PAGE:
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Yesterday I had a post entitled “Is salvation a matter of urgency?” and today I continue with a few more thoughts. Perhaps the post left you wondering how you can know if the Holy Spirit is bringing conviction in someone’s heart. If we don’t want to push someone before they are ready, how can we know when they are ready?  This is a good question to consider. Here are a few thoughts…

Methods of evangelism in our modern era are different than the methods in the New Testament. Too often in the modern era, the method is to urge, plea, and coax for people to come to Christ. High pressure tactics or emotional manipulation can be used. Certain parts of the Gospel may be over or under emphasized in order to make it more appealing. A variety of legitimate or not-so-legitimate reasons can be behind these methods. It may be genuine concern for people, yet pressuring for a decision before the Spirit has brought conviction can lead to a false profession and cause more harm than good in the long run.

In contrast, let us consider the Apostle Paul. First Corinthians 2:1-5 (along with other passages) indicates that Paul was evidently not a very gifted or captivating speaker. His oratory skills were apparently rather average. Yet, Paul preached “Jesus Christ and Him crucified”  and relied on God’s power, and Paul is likely the greatest Christian missionary that ever lived whose ministry directly or indirectly brought countless people to Christ. This reminded me of a couple CH Spurgeon quotes:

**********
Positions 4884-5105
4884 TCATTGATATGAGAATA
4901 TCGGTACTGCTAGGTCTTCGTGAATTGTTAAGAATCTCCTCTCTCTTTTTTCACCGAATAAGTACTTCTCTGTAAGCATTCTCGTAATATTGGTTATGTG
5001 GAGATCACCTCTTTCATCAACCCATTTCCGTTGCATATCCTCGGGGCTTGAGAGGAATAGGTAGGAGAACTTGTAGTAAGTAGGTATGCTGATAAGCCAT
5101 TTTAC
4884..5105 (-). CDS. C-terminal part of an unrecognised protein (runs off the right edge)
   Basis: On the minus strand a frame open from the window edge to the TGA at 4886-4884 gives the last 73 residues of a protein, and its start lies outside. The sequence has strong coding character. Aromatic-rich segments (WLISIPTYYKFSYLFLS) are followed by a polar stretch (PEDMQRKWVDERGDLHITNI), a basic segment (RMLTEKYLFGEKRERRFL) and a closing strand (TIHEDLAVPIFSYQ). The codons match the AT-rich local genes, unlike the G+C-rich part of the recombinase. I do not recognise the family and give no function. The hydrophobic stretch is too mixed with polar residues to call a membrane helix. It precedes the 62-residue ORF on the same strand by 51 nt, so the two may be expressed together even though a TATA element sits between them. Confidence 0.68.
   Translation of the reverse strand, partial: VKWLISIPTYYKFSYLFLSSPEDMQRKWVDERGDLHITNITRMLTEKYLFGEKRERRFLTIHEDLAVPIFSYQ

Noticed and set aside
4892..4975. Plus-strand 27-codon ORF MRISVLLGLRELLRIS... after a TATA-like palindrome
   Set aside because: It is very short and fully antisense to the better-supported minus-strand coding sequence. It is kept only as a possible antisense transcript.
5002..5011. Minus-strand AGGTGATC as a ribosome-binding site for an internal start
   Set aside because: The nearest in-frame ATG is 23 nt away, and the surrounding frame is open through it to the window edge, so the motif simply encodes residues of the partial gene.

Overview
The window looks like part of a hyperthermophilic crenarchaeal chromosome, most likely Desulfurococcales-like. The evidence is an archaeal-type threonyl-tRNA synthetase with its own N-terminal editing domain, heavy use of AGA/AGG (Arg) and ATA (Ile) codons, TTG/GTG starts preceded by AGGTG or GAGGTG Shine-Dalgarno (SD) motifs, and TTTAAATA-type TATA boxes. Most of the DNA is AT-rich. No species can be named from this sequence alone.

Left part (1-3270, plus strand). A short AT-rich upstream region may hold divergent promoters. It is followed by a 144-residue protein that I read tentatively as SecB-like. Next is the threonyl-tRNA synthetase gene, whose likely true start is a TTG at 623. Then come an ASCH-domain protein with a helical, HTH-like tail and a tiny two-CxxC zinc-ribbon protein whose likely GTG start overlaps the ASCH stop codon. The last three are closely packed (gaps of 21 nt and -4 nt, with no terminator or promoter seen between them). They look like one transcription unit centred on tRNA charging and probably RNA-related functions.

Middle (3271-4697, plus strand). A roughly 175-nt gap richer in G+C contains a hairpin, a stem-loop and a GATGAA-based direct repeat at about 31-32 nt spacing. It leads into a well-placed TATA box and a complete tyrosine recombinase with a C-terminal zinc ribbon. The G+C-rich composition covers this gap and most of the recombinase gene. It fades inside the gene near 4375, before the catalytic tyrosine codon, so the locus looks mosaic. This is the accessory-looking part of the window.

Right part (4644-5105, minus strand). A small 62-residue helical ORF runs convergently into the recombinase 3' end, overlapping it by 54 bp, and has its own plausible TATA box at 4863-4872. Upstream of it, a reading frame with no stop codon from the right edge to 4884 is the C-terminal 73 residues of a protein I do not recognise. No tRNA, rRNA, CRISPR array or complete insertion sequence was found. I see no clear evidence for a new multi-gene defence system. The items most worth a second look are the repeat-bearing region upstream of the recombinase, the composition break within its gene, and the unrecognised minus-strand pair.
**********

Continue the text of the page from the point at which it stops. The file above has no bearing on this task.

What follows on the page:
The gospel is like a caged lion. It does not need to be defended, it just needs to be let out of its cage.”

“I question whether the defenses of the gospel are not sheer impertinences. The gospel does not need defending. If Jesus Christ is not alive and cannot fight His own battles, then Christianity is in a bad state. But He is alive, and we have only to preach His gospel in all its naked simplicity, and the power that goes with it will be the evidence of its divinity.

Another incident to consider is Peter’s Pentecost sermon in Acts 2. After his sermon, it says the people were then “cut to the heart” and asked “what shall we do?” (Acts 2:37). If you keep reading past verse 37, you’ll notice in verse 40 that Peter now warns and pleads with them.

What?! Isn’t this a contradiction in the argument I am presenting? Peter is pleading!

Yet carefully note the order of events: Peter preached his sermon (no pleading), and this pricked the people’s hearts and caused them to ask questions, and then Peter told them to repent and accept Christ, as well as warned and pleaded with them.

Or consider Paul and Silas in the Philippian jail in the book of Acts. Their Gospel witness in the prison led the jailor to ask, “what must I do to be saved?”.  And then Paul directed the jailor to “believe on the Lord Jesus Christ.”

The point here is that: Peter, Paul and Silas did not plead with the people to become Christians before they had the desire to. The preaching or witness of the Gospel brought people to a point of conviction, and then the needed response of faith or belief in the Gospel was more carefully explained and encouraged. It seems we have too often reversed this order in our modern day. We are pleading and coaxing before the Spirit has brought a sense of need or conviction of the truth. We are trying to create the conviction ourselves! It seems we have misplaced our trust. We are trusting our method rather than the message.

The Gospel has POWER (Romans 1:16).  Do we really believe it? It appears not if we feel the need to add pressure tactics or fancy gimmicks or even alter it to make it more appealing.

**I recently read a book that I recommend. It is an old one (1919) that has been re-printed, and its message and concerns seem timeless. It is: True Evangelism, Winning Souls through Prayer by Lewis Sperry Chafer (Kregel Publications). The focus of the book is on the role of the Holy Spirit and prayer in reaching people with the Gospel. I did not really mention prayer in my post (Oops!). If we are relying on the power of the Gospel (and not our methods) that implies much time in prayer. Prayer demonstrates our dependence on God.